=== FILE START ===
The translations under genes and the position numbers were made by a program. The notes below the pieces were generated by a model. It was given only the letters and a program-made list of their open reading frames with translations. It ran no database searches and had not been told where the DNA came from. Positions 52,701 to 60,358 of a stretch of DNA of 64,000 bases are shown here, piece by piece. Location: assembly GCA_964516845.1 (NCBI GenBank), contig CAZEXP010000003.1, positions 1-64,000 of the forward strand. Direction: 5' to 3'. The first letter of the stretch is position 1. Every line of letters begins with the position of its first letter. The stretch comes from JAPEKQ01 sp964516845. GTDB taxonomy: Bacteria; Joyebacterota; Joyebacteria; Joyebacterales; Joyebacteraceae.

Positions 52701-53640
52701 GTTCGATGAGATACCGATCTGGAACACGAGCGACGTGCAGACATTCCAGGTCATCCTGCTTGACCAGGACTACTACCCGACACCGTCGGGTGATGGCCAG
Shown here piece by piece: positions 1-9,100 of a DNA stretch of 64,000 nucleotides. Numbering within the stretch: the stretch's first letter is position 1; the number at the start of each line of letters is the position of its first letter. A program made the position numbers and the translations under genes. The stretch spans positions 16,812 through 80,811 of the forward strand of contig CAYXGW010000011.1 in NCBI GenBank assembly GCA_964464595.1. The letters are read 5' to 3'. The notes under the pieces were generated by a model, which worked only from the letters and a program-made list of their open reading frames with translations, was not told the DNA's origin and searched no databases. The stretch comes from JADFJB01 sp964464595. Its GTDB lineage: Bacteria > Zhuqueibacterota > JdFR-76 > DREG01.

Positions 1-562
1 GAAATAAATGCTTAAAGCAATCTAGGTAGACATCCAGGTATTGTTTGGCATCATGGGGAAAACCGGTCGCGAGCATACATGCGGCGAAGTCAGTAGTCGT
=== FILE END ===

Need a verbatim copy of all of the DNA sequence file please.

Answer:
The translations under genes and the position numbers were made by a program. The notes below the pieces were generated by a model. It was given only the letters and a program-made list of their open reading frames with translations. It ran no database searches and had not been told where the DNA came from. Positions 52,701 to 60,358 of a stretch of DNA of 64,000 bases are shown here, piece by piece. Location: assembly GCA_964516845.1 (NCBI GenBank), contig CAZEXP010000003.1, positions 1-64,000 of the forward strand. Direction: 5' to 3'. The first letter of the stretch is position 1. Every line of letters begins with the position of its first letter. The stretch comes from JAPEKQ01 sp964516845. GTDB taxonomy: Bacteria; Joyebacterota; Joyebacteria; Joyebacterales; Joyebacteraceae.

Positions 52701-53640
52701 GTTCGATGAGATACCGATCTGGAACACGAGCGACGTGCAGACATTCCAGGTCATCCTGCTTGACCAGGACTACTACCCGACACCGTCGGGTGATGGCCAG
Shown here piece by piece: positions 1-9,100 of a DNA stretch of 64,000 nucleotides. Numbering within the stretch: the stretch's first letter is position 1; the number at the start of each line of letters is the position of its first letter. A program made the position numbers and the translations under genes. The stretch spans positions 16,812 through 80,811 of the forward strand of contig CAYXGW010000011.1 in NCBI GenBank assembly GCA_964464595.1. The letters are read 5' to 3'. The notes under the pieces were generated by a model, which worked only from the letters and a program-made list of their open reading frames with translations, was not told the DNA's origin and searched no databases. The stretch comes from JADFJB01 sp964464595. Its GTDB lineage: Bacteria > Zhuqueibacterota > JdFR-76 > DREG01.

Positions 1-562
1 GAAATAAATGCTTAAAGCAATCTAGGTAGACATCCAGGTATTGTTTGGCATCATGGGGAAAACCGGTCGCGAGCATACATGCGGCGAAGTCAGTAGTCGT